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Getting Heard In A "No Unsolicited Material" World


by John Braheny


(Continued from PART ONE)

If you know up front that industry people are deluged by calls from writers and artists who haven't done their homework, you have a distinct advantage if you put in the research time before you call. It lets you call with a certain amount of confidence in your voice.

Don't come off as arrogant, but do project confidence. If you can let them know you're serious and have done your research, the "gatekeepers" will be afraid to shut you down too quickly because, for all they know, you may be someone important to their boss. The boss is also more likely to take you seriously. Don't beg for a chance to be heard! This is very unprofessional. Though you may not actually say it, the subtext of your conversation should be, "I have great songs that I know are appropriate for this artist. They deserve to be heard."


No matter who you're trying to get to, be nice to assistants and secretaries. Treat them with respect. There's a better than average chance that they are the ones who will initially be listening to your tape. In fact, you may acknowledge that possibility ahead of time by asking for their opinion on your songs.

Also, by the next time you call, they may be the boss and the relationship you developed on the phone gets you into their office. If you're serious enough to want a career in songwriting, you need to think years ahead and build bridges now.

Always request permission to submit tapes or CDs. For the reasons outlined at the beginning of this article, you must get permission to submit your demo. You can do this by phone but you may not have much time to "sell" yourself. A short fax can be more efficient. Include any information that may set you off from everyone else; reviews or favorable critiques of your songs or performances, sales figures on your CDs or tapes, a short history of your career, other songs held or recorded, and evidence that you've done your research on the artist or company.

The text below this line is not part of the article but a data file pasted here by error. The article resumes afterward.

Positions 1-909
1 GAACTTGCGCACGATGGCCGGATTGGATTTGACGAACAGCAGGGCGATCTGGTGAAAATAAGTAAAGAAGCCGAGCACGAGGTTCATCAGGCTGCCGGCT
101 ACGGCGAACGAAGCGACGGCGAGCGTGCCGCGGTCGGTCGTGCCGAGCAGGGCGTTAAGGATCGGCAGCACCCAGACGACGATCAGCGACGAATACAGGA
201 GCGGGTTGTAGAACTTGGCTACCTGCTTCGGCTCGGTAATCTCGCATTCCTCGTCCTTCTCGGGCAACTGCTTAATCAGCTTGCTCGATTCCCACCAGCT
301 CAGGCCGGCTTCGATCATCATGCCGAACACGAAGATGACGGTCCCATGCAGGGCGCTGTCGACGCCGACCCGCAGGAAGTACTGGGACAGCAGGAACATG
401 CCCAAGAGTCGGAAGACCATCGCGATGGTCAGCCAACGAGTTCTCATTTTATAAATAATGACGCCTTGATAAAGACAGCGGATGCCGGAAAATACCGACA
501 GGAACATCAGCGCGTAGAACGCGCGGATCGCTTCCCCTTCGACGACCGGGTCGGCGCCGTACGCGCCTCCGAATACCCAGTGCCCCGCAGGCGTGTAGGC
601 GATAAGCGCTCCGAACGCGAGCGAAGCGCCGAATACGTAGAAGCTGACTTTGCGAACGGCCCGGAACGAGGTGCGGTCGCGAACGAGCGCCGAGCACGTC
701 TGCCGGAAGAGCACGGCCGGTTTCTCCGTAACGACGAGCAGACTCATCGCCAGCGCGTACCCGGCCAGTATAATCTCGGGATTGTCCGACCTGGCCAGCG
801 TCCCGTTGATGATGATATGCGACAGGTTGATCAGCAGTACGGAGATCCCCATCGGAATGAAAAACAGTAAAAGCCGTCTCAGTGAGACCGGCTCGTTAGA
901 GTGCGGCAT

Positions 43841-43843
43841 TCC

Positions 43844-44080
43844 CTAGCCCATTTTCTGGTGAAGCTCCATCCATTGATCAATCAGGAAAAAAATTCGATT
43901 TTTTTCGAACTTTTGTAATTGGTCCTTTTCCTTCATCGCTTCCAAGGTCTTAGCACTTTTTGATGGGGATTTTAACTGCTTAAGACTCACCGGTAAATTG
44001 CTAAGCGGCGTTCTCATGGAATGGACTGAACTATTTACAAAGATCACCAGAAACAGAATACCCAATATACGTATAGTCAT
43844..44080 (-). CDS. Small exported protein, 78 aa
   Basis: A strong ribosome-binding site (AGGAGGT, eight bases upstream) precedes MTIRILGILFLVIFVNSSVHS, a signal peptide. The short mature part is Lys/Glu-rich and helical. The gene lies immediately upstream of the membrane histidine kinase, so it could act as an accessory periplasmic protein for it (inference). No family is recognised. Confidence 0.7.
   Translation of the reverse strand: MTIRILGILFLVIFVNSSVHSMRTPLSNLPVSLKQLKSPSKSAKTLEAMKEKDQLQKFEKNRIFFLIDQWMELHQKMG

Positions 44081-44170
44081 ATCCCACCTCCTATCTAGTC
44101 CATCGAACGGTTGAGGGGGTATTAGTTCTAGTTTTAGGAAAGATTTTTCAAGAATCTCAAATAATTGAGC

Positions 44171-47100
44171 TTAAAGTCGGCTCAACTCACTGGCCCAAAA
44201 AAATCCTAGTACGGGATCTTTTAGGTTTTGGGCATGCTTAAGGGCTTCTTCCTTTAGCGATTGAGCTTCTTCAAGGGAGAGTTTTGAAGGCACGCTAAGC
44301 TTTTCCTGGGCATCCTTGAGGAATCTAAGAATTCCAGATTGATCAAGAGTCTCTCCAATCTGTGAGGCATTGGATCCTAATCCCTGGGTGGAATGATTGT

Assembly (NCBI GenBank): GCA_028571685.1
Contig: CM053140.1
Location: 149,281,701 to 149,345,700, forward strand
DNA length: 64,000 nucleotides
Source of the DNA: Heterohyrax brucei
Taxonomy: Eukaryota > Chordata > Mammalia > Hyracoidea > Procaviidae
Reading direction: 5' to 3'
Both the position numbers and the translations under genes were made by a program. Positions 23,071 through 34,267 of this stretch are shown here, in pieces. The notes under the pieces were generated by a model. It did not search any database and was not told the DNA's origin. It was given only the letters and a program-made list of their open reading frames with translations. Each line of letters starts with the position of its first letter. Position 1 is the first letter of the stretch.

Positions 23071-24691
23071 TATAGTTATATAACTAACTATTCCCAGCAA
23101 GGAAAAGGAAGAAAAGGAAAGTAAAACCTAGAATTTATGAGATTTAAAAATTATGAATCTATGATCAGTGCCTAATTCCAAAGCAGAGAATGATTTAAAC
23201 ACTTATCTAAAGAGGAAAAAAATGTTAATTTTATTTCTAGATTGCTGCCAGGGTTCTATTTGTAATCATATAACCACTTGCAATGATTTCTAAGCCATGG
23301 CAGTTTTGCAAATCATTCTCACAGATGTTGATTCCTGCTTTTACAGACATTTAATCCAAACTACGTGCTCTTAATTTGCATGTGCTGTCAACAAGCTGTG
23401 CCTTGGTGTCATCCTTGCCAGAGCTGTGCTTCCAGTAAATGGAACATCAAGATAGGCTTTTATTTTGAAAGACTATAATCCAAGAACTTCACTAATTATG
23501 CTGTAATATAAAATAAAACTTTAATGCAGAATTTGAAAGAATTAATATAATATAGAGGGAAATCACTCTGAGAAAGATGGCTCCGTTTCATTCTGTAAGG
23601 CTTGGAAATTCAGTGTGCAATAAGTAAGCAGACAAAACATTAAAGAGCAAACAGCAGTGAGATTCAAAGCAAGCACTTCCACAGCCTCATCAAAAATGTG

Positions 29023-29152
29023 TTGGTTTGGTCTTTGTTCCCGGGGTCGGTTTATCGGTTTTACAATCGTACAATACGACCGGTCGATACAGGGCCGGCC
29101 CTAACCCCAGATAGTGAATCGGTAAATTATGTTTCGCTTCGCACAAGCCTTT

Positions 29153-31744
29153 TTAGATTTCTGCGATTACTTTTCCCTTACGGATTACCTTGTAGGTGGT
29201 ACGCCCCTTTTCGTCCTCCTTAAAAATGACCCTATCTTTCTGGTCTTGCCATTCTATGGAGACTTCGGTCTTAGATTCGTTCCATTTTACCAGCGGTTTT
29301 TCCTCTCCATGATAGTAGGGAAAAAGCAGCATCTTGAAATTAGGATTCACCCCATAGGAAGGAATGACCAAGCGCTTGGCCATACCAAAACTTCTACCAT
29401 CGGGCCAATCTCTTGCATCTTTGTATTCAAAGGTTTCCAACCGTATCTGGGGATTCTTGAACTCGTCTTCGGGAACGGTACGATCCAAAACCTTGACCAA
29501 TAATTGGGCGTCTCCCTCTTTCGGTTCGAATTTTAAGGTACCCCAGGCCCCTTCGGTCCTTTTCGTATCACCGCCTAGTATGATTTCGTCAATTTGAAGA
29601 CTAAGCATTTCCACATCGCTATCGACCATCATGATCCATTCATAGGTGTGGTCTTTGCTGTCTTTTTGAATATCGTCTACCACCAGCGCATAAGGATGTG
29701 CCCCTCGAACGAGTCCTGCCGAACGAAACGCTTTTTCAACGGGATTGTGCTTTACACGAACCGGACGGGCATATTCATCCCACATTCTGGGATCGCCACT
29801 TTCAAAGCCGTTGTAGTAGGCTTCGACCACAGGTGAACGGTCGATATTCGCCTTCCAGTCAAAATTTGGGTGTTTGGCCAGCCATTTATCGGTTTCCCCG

If you do get through the door, consider it a great accomplishment, but only the first of a series. Don't figure that all you have to do now is just wait around for them to call you back and tell you how great your song is. Know that they're very busy and you may have to remind them that they have your tape.

After calling to make sure they've received it, always ask them to give you a date or time-frame to check back. You might say, "Look, I know you guys are busy and I don't want to make a pest of myself so I'd appreciate it if you could give me some guideline about when to check back." That way, when you do call back you don't feel like a pest because you can say "You suggested I call back in a couple of weeks."

Don't be shy about calling back several times. Nobody in the music business will ever fault you for persistence. Though it will be frustrating, don't let it affect your professional attitude on the phone.


If you plan to pitch your songs directly to record companies, managers, producers and artists, you're being a publisher. You'll get through their doors easier if you have your own company, logo and letterhead.